WASHINGTON (AFP) – The International Monetary Fund (IMF) said on Monday it had approved an economic monitoring programme for Ukraine which could help Kyiv secure funding from donors, with the war-torn country needing more than USD40 billion this year.
The monitoring programme “is designed to help Ukraine maintain stability and catalyse donor financing amid very large balance of payment needs and exceptionally high risks”, following the invasion, the IMF said in a statement.
Ukrainian authorities are committed to economic and financial reforms, concerning in particular tax collection, the domestic debt market, transparency and the independence of the central bank, the IMF said. They have four months to prove their progress as per the Programme Monitoring with Board involvement (PMB) scheme, the statement said.
The framework of measures monitored by the IMF aims to pave the way for financing, which can “come from many sources”, said IMF’s head of mission for Ukraine Gavin Gray.
Ukraine needed between USD40 billion and USD57 billion to cover its budgetary and operating needs for 2023, Gray said.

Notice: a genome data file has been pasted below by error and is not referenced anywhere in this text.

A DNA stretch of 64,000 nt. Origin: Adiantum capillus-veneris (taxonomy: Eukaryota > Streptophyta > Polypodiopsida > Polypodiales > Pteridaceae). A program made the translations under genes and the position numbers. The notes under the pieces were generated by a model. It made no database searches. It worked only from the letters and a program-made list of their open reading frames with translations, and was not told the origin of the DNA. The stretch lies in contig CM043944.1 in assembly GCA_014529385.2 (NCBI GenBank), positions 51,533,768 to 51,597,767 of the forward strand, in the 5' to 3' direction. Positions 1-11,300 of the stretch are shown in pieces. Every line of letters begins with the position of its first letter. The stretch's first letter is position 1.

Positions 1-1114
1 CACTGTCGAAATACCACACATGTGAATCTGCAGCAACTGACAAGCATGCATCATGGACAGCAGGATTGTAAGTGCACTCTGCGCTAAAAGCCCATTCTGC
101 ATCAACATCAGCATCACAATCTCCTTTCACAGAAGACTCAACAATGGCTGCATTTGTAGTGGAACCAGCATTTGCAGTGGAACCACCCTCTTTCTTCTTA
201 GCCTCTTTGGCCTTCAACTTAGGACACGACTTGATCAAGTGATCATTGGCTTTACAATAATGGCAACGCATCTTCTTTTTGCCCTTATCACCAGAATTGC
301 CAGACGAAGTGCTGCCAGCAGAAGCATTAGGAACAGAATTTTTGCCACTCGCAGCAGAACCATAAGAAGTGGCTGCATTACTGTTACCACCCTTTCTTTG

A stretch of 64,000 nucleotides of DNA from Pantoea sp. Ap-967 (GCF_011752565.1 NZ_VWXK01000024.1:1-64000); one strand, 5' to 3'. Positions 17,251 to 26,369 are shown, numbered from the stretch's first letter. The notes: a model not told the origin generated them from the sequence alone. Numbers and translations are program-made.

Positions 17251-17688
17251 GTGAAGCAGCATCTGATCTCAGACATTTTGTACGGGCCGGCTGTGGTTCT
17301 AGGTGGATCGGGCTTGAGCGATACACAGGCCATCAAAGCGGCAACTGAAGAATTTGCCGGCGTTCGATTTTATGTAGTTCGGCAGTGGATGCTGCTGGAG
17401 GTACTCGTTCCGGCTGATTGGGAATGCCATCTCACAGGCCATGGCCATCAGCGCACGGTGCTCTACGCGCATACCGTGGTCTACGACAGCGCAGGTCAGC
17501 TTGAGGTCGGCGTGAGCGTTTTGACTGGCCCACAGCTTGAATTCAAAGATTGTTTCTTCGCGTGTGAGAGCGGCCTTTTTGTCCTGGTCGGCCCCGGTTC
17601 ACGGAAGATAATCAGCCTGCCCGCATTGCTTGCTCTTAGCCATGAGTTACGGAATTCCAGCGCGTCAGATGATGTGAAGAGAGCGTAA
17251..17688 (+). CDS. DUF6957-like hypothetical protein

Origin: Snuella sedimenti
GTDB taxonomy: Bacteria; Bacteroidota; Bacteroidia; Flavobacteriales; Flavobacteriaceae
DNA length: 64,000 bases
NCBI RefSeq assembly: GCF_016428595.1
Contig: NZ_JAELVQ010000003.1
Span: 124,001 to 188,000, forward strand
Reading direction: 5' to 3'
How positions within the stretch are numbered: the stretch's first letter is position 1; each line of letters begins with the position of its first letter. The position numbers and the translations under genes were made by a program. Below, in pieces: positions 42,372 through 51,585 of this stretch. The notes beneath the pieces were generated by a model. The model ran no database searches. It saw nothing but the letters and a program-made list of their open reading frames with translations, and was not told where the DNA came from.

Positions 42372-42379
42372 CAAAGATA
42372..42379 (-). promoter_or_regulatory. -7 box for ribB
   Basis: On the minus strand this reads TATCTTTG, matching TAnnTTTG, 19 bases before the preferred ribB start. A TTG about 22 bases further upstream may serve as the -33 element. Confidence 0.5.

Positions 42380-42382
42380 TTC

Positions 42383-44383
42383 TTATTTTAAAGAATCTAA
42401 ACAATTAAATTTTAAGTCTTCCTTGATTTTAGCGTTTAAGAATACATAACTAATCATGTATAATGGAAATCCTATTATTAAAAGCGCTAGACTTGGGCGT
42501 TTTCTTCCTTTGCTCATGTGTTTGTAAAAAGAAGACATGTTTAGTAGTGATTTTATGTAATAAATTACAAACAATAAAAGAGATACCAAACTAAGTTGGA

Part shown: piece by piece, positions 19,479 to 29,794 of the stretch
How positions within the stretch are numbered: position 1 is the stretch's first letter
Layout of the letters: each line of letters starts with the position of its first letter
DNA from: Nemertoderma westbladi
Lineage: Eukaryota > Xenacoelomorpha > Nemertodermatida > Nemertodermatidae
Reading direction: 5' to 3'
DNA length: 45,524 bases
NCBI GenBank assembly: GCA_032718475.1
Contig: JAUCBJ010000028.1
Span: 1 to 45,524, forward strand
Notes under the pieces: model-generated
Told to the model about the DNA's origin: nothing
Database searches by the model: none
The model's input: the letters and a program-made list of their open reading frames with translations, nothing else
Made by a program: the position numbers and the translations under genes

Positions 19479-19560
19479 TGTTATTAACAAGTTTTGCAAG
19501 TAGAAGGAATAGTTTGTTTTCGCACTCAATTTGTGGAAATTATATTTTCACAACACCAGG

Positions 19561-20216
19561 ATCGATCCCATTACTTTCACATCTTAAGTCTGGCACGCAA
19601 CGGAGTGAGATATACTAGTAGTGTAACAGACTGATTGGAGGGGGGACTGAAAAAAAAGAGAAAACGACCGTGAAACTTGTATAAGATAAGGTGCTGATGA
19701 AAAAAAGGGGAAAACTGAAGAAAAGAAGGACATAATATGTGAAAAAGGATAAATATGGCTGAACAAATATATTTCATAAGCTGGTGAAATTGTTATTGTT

Following the IMF’s recommendations would “give the donors the confidence to provide resources”, he said. Russia’s invasion “continues to have a devastating social and economic impact on Ukraine”, with mounting civilian casualties and a third of the population displaced, IMF First Deputy Managing Director Gita Gopinath said in a statement.
“Notwithstanding all these strains, the authorities have largely managed to maintain macroeconomic and financial stability, and they are committed to continue adapting policies to fast-changing circumstances, including in the case of a severe downside scenario,” Gopinath said.
“Large and predictable external financial support will be critical for the success of the authorities’ strategy, and front-loaded disbursements would help address strains in early 2023,” she said.
If Ukraine successfully follows the monitoring programme, it “should help pave the way toward a possible full-fledged IMF-supported programme”, she said. Gray stressed it was “too premature” to say how big the IMF programme could be.
The IMF has provided USD2.7 billion in emergency aid to Kyiv since the start of the Ukraine invasion in February. The European Commission has just proposed aid of EUR18 billion (USD19 billion) in 2023 in the form of loans.